Hardgainer over 40 looking for advice to finally put on some muscle

Hello there,

I’m totally new here and signed up as finally need some advice.

Let me start with some background information:

I am 42y old and not really satisfied with the way I look.
Let me go back in time. As a kid I was always the small and skinny one. I started to develop quite late at the age of 17, from the small kid to the tallest (but still skinniest) kid around.
I was never into sports until I started working out at the age of 30. I had some typical beginner gains which brought me from 154lbs/72kg to a whooping 176lbs/80kg (yeah, I know…). At that time I was still believing I had to work out harder and tried a lot of different routines, while for sure not eating enough (it was quite clean however). I did a lot of sports at that time (running, biking etc.) which probably was not entirely helpful to put on mass as well. While being low on body fat and having quite some muscle tone I was obviously still super skinny.
At some point in time I started upping my calorie intake and ended up at 95kg/209lbs but I was not getting stronger and most of the gained mass was body fat. I lost most of it (with quite some muscle) when I had a very stressful time in life.
Additionally, at some point in time I started developing knee problems which turned out to be a ruptured meniscus with some small patella cartilage damage. I am about to get that taken care of (surgery), but not before end of this year.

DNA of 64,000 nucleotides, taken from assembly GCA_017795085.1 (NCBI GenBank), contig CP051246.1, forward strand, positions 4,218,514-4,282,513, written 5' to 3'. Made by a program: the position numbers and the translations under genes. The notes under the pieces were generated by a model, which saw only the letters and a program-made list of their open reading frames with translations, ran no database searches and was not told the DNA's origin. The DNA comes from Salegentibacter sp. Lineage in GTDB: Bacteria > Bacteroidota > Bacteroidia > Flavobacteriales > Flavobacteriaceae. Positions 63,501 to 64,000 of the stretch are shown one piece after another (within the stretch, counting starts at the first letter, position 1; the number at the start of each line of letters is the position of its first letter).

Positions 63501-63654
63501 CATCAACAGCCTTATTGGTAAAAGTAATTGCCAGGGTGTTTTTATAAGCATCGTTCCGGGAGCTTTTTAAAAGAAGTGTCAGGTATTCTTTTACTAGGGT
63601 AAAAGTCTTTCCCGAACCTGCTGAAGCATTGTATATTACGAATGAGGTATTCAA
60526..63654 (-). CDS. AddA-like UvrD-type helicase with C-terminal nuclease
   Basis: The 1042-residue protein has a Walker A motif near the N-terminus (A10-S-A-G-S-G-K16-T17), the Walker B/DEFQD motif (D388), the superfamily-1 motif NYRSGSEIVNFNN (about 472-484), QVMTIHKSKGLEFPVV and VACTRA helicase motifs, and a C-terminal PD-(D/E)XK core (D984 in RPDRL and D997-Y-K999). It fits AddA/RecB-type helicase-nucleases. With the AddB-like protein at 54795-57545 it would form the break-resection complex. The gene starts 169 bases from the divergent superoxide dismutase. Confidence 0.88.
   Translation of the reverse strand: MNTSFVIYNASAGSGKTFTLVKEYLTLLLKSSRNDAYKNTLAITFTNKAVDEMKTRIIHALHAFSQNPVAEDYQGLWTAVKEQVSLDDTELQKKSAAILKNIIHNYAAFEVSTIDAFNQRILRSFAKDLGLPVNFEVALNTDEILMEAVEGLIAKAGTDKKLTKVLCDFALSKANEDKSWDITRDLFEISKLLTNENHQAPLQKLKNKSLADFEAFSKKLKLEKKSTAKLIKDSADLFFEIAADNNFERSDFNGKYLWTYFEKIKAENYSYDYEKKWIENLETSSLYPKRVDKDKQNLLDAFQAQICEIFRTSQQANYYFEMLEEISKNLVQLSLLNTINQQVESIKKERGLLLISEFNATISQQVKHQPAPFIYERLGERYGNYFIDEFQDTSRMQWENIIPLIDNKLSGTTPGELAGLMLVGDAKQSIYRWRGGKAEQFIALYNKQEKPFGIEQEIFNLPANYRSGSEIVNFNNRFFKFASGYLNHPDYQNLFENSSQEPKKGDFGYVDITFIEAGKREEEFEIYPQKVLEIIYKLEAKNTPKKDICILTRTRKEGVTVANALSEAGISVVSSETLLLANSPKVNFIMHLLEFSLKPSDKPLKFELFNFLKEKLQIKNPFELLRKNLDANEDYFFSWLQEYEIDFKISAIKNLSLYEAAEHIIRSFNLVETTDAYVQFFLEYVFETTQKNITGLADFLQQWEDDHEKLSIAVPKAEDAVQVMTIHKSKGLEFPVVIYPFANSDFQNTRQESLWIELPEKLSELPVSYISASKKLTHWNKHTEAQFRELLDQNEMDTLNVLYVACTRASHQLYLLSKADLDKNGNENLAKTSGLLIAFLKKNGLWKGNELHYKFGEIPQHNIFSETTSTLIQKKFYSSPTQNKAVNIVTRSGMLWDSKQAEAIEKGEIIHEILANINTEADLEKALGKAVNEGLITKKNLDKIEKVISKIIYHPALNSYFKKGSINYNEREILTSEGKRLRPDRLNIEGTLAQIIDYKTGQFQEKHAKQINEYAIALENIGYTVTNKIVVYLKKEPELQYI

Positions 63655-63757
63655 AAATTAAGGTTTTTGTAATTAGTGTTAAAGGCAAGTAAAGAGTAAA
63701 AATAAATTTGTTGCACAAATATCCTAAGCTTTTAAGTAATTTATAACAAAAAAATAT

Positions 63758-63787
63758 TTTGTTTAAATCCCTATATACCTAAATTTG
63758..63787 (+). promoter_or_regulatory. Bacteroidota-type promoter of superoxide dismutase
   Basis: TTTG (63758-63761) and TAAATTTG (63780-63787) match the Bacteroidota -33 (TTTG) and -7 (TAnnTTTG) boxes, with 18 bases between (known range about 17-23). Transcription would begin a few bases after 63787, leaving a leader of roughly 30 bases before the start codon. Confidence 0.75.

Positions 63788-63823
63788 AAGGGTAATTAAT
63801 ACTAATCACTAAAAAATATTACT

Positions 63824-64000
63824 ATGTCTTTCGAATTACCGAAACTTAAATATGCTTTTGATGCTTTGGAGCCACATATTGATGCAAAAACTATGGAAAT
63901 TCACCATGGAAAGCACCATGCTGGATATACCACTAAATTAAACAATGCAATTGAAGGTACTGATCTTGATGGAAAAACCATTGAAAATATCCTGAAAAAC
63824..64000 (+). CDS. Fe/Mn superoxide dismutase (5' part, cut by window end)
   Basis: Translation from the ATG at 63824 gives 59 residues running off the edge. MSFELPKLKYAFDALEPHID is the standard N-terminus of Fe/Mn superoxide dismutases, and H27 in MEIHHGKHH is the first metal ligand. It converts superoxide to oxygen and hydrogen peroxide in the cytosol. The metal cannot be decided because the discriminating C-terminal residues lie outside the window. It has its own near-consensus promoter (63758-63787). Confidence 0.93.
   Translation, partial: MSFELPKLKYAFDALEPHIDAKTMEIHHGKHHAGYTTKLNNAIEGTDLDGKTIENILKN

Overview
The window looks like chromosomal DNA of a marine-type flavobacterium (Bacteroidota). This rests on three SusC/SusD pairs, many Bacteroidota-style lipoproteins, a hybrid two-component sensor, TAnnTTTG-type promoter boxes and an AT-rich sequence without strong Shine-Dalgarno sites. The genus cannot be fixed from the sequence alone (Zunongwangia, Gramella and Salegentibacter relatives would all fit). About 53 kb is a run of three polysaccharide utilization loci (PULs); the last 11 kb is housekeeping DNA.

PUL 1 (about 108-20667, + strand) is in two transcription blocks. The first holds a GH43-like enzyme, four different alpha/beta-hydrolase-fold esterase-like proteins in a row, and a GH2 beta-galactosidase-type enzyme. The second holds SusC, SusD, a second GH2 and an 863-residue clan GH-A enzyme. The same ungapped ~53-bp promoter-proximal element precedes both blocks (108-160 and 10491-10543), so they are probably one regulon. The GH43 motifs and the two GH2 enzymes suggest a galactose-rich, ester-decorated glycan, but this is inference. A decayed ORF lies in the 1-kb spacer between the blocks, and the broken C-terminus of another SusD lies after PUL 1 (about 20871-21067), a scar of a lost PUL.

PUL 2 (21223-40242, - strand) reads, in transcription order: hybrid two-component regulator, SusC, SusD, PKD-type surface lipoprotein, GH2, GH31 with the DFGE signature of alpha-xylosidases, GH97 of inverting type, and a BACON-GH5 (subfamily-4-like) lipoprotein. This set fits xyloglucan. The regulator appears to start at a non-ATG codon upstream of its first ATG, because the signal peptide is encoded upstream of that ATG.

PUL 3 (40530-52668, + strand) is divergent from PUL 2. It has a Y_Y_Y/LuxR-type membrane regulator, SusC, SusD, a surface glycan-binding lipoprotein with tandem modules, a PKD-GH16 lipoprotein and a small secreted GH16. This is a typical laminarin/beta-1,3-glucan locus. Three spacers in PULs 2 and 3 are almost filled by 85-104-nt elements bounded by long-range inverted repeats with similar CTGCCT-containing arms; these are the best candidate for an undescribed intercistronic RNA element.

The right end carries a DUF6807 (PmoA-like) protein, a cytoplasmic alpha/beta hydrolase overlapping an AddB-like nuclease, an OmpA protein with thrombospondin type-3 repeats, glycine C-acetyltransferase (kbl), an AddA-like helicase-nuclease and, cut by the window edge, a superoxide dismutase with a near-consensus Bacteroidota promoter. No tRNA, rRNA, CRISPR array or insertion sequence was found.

Let me get to the point now. I have family and a demanding job (not physically though) but I manage to get to the gym 3 times a week since last summer. I started with full body routine (A/B/A) with mostly compound exercises. Unfortunately I’m a bit limited when it comes to squats and deadlifts due to my knee issue.
Since I started working out again on a regular basis I also tracked my foot intake and got back from ~85kg/187lbs to 92 kg / 202 lbs but not super lean. I need some pump and anabolic light to look somewhat trained in the mirror :).
I feel like my chest and back has grown a bit but mostly my arms still look like spaghetti hanging out my t-shirt.

I have relatively long legs and arms but a short torso with long and thin muscles. My tiny wrists indicate (at least to me) that I am not genetically gifted, plus I feel like having a bad recovery. After a (what I consider) hard training I feel like a trainwreck. I also tend to be a “worrier”/“overthinker”. Energy-wise there’s days where I need to hold my self back when working out to avoid doing too much.

Now the obvious questions: What would be your recommendations for training given my age and body type? I’ve read through a couple of articles here but I’m honestly still confused.
Should I limit my workout to 45 min? Should I add some extra arm exercises? Train to failure? Should I stay with a full body routine or rather split my training again? What would be your recommendation for time under tension and rest between sets
Focus on concentric or more on eccentric? You might realize I read many of the hardgainer articles here but I’m still unsure what category I fall into.

We gotta know that wrist measurement to give good advices.

Also write out your A/B workouts so we can see what you’ve been doing.

Thirdly, get some Creatine, Magnesium and Zinc and start taking like 5g creatine, 800mg magnesium and 100 mg zinc per day.